“But whereas the majority of nautical music focuses on the rape, pillage and rum-drinking aspect of buccaneering etiquette, Melodica Deathship turn the entire concept on its head in the most subversive way possible.” – Dave Donnelly reviews Melodica Deathship‘s The Sunken Path.
There aren’t many Irish acts who can claim to be utterly unique – come to think of it, there aren’t many pirate-themed acts who could make the same boast – yet Cork duo Melodica Deathship achieved just that with their singular 2010 album, Doom Your Cities, Doom Your Towns. The world and its ma has had a go at pirate-themed music at this stage – shanties have been passed around the Irish folk tradition for well over a century and have been most obviously cropped up in the music of the Pogues and soundalike progeny like Flogging Molly, while an entire subgenre of heavy metal has emerged to celebrate the buccaneering spirit. But whereas the majority of nautical music focuses on the rape, pillage and rum-drinking aspect of buccaneering etiquette, Melodica Deathship turn the entire concept on its head in the most subversive way possible.
That Melodica Deathship can so vividly evoke the darkness and isolation inherent in the pirate’s life would be impressive enough, were it not for the fact they do it with hardly a traditional acoustic instrument in sight. The closest they get is frontman Exile Eye’s talismanic melodica (their name is almost stupidly literal) which picks out the mournful, psychedelia-swamped melodies that give their music such an eerie and hazily entrancing quality, like heaving doom metal riffs transposed onto what would otherwise appear the most comical of children’s instruments. Bubbling below and lurching above the surface throughout is producer Deep Burial, whose compositions flit variously between mind-bending heavy dub and ambient hip hop.
‘Standing on a Hill’ kicks the five-track Sunken Path EP off on an unexpectedly uptempo note, and what briefly seems like a total volte-face from Doom Your Cities until the powerful female vocals begin to emit what amounts to a semi-prophetic warning of society’s imminent breakdown from the perspective of one who’s experienced it all at sea: “I have seen the starless, storms drift through the air / Northern winds that touched my face and ripped right through my hair / My toes have touched the stones, I know the speech of seagulls screaming / While children learn the ancient poems tucked warm for the evening / Outside their city’s bitter cold, its streets devoid of thrills / And I can hear the howling wind, standing on the hill.”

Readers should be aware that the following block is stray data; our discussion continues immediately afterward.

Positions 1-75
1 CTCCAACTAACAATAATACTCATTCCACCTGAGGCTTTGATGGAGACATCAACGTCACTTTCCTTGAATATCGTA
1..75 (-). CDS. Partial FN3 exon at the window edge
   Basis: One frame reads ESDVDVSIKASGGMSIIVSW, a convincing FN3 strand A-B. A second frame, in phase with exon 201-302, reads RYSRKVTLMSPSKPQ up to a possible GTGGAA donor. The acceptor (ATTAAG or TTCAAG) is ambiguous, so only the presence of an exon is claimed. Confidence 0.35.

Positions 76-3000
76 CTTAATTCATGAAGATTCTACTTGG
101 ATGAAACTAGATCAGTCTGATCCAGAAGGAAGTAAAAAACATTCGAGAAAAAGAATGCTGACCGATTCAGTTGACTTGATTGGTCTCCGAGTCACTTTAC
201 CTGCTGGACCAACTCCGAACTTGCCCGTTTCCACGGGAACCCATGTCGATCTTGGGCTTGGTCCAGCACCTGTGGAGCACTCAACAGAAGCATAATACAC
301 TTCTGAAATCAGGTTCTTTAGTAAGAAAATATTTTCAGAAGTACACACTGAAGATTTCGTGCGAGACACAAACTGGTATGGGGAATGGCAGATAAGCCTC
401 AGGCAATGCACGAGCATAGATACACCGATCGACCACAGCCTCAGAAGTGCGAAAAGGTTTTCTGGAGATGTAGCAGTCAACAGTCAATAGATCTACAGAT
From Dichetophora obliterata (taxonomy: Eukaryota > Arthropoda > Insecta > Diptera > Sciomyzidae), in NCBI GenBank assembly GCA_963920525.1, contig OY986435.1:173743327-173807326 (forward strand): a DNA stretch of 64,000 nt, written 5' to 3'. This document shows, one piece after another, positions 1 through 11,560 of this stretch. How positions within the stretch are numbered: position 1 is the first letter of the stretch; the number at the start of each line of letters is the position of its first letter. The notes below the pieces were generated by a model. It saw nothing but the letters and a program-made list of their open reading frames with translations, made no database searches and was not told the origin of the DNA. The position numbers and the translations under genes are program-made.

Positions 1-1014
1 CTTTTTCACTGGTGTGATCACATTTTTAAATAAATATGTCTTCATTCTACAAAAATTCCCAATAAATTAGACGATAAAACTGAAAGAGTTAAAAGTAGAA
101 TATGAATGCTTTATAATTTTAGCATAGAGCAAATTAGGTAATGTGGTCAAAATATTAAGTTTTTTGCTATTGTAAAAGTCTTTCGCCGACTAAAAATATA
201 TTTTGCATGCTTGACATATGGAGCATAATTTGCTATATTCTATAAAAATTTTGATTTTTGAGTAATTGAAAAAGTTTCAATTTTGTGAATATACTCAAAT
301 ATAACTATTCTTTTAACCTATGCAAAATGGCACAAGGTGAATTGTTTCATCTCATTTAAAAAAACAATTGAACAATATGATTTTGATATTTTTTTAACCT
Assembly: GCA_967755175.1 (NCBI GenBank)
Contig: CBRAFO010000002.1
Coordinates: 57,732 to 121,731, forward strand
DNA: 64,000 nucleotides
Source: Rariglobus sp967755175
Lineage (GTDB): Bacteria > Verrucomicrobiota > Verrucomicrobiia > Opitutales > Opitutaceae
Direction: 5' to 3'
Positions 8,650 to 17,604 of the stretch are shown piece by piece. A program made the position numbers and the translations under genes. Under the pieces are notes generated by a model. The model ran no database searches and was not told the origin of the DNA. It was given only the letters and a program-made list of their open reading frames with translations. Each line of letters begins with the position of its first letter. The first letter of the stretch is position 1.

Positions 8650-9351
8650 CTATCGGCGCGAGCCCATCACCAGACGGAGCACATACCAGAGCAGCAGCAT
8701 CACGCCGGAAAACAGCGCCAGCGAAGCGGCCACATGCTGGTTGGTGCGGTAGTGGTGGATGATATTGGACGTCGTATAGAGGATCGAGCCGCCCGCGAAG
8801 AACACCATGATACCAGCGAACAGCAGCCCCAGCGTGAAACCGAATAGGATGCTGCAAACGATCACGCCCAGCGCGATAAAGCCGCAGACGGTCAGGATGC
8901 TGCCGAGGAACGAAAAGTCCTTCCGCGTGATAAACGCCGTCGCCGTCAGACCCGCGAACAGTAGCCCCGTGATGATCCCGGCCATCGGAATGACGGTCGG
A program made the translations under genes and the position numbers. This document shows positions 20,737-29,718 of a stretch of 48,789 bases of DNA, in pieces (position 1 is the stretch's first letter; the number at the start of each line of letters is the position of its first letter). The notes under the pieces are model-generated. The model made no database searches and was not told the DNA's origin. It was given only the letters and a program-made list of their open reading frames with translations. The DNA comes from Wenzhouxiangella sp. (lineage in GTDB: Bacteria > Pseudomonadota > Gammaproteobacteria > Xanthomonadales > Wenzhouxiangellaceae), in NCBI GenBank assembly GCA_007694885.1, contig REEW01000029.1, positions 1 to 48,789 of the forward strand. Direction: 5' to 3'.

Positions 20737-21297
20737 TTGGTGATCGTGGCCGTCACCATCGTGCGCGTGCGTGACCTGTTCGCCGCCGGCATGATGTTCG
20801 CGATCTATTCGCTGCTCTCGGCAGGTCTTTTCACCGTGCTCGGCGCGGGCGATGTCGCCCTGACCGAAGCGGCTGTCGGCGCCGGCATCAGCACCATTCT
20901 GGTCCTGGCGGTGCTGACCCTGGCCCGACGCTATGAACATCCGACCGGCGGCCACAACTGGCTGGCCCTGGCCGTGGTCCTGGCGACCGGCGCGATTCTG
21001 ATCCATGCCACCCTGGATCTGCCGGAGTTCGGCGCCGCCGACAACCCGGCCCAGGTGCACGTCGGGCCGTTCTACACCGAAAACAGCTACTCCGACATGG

Each of the four tracks that follow flows seamlessly from the last, and ‘Sea Beyond the Sea’ takes the tempo down a notch with soothing flute and melodica melodies meshing surprisingly well with the programmed beats and 8-bit keyboard loops. Centrepiece ‘All Horizons’ sees Exile Eye make his belated vocal debut on the album. His taut and precise rapping style and inimitable accent betray both his San Jose upbringing and his adult adoption to the People’s Republic as he trades lines with dissonant thrash chords: “We are six weeks west / With sickness upon us, and all this unrest / And Tonight I lie dreaming with the sea as my bed / Lost in all horizon and my feet in my head.”
‘Thirteen’ is the most straightforward track on the album, meshing a thumping bass line with serrated industrial samples as Exile Eye delivers a propulsive and precise rap that unfolds into a counting sequence reminiscent of ‘The Irish Rover’ or, at a push, a perverse backward take on the ’12 Days of Christmas.’ Closer ‘Asenath’ is the track most consistent with the style laid down on Doom Your Cities, with the melodica again to the fore accompanied by skitty, jazzy beats and bringing the short EP to an end on a familiar yet trippy buzz.
The production value throughout The Sunken Path is generally excellent and an undoubted improvement on the DIY style of Doom Your Cities. Exile Eye’s lyrics are occasionally buried and rendered unintelligible in the mix, and the fact he only raps on three of the EP’s five tracks is a little disconcerting, but all in all The Sunken Path is a hugely creative and deeply engaging work and augurs well for the follow-up (whenever it may come).